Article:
The death toll from confirmed cases of the coronavirus in Massachusetts rose by 14 to 8,331, state officials reported Tuesday, and the number of cases climbed by 178, bringing the total to 108,740.
Key metrics the state is eyeing for its phased reopening plan hovered well below the numbers reported during the springtime surge, but a recent uptick in coronavirus cases is still making some doctors uneasy.
Tuesday’s numbers were also reported shortly after Boston Mayor Martin J. Walsh stressed that residents should still be vigilant about wearing masks, social distancing, and washing their hands, noting that the virus “is still very much a threat here.”
The state on Tuesday reported one new probable-case death, raising that total to 220. There were 78 new probable cases, bringing that total to 7,442.
State officials said 9,881 more people had been tested for the coronavirus as of Tuesday, bringing the total tested to 1,133,674. The total number of tests administered climbed to 1,468,395.
The state reported that new antibody tests had been completed for 460 people, bringing that total to 93,124.
The state is monitoring four key metrics as part of its phased reopening process. Here’s what the latest data show for each of them:
The seven-day weighted average of positive tests stayed at 1.9 percent for the second consecutive day on Monday. That metric has generally hovered between 1.7 percent and 2 percent since mid-June. The current number represents a 94 percent drop from mid-April highs.
The three-day average of hospitalized coronavirus patients dipped slightly from 362 on Sunday to 359 as of Monday, representing a 90 percent drop since mid-April.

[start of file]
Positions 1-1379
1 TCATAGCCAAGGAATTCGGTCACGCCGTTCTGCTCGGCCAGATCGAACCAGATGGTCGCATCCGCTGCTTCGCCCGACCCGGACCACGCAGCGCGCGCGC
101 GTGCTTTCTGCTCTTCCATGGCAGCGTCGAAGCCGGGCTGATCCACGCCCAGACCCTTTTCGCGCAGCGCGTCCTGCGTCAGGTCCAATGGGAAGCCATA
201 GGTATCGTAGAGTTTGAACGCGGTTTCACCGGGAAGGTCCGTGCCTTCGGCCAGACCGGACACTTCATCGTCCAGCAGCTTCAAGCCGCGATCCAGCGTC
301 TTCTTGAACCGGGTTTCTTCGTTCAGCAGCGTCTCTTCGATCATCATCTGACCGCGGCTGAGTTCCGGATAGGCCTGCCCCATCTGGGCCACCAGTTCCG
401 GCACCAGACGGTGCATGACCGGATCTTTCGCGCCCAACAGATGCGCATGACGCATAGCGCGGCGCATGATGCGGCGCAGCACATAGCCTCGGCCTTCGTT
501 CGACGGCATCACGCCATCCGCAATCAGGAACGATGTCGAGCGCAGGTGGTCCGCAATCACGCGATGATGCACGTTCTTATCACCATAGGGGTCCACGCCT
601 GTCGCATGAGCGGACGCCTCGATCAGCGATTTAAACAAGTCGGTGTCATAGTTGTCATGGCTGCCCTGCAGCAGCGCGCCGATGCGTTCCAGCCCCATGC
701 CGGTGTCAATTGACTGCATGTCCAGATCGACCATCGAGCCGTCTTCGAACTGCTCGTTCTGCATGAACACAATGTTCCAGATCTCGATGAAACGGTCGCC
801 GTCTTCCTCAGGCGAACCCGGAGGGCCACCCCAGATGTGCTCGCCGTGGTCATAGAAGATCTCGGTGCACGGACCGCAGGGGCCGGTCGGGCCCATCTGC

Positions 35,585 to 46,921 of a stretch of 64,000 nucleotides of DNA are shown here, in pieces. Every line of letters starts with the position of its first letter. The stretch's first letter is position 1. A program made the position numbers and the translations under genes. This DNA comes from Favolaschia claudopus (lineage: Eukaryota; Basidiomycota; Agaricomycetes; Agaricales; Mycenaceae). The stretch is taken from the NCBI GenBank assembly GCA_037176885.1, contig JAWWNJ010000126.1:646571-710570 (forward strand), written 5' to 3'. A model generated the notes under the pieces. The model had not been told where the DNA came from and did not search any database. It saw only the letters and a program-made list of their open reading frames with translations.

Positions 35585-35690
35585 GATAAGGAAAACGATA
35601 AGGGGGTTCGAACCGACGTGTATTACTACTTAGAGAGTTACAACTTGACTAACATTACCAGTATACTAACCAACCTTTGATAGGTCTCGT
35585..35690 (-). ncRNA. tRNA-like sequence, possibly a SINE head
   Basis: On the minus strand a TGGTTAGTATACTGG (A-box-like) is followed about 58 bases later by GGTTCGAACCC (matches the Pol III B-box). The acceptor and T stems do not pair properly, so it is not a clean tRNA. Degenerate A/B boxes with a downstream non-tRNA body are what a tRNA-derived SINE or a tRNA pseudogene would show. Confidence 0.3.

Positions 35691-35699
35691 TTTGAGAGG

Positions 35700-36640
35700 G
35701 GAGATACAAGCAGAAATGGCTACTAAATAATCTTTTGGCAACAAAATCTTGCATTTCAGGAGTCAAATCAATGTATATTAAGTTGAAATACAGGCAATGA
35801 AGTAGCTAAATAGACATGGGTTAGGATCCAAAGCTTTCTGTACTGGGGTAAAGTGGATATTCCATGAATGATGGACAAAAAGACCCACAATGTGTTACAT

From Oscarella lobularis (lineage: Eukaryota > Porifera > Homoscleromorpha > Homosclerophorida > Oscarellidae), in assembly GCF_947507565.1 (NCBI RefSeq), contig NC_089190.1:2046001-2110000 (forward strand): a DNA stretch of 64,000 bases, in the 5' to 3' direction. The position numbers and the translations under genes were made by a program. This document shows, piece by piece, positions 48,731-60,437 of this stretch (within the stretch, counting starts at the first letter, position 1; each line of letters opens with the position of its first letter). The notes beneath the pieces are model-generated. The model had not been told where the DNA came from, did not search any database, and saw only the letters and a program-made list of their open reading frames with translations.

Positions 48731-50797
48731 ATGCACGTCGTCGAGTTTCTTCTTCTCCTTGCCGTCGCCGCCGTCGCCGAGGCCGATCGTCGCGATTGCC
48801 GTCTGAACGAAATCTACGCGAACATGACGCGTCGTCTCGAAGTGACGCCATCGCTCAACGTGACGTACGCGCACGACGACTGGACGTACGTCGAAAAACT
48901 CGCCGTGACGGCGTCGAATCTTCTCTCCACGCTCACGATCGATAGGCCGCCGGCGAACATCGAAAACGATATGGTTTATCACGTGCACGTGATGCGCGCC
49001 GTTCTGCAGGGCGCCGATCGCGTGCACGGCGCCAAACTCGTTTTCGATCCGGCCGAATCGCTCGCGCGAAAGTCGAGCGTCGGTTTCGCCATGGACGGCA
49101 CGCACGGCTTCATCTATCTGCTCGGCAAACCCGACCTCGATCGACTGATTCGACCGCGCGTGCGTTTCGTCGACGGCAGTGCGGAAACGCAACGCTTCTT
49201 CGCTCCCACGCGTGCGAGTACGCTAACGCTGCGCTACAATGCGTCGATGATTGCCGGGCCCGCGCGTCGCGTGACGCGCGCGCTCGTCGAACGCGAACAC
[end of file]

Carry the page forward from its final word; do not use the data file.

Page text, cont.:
The number of hospitals using surge capacity rose from zero on Sunday to four on Monday, but still represents an 81 percent drop since mid-April. And the three-day average of deaths from confirmed coronavirus cases dropped slightly to 12 on Saturday, down from 15 on Friday — a 92 percent decrease from mid-April.
The numbers were reported shortly after Walsh chided a harbor cruise company for allowing a crowded vessel to set sail over the weekend, and warned that “it’s important for us to stay very vigilant in keeping our numbers down.”
“We think we’re winding down on COVID-19, but we’re not,” Walsh said. “If we’re in a sporting event, we’re probably at halftime right now. Which means we have another five or six or seven, or eight, nine months to go. So we still have to be very careful.”
And as the reported rate of positive COVID-19 cases in Massachusetts has crept up over the past week, some doctors say they fear that they might be seeing a return of the virus that has spread so quickly around the nation this summer.
The head of the Massachusetts Medical Society told the Globe Monday that the state should seriously reconsider allowing gyms, indoor dining, and casinos to remain open.
“I would rather act too early than act too late,” said Dr. David Rosman, the society’s president and associate chair of radiology at Massachusetts General Hospital. “Our priority should be kids, school, and health. That’s where we should be focusing.”
Travis Andersen, Kay Lazar, and Dasia Moore of the Globe staff contributed to this report.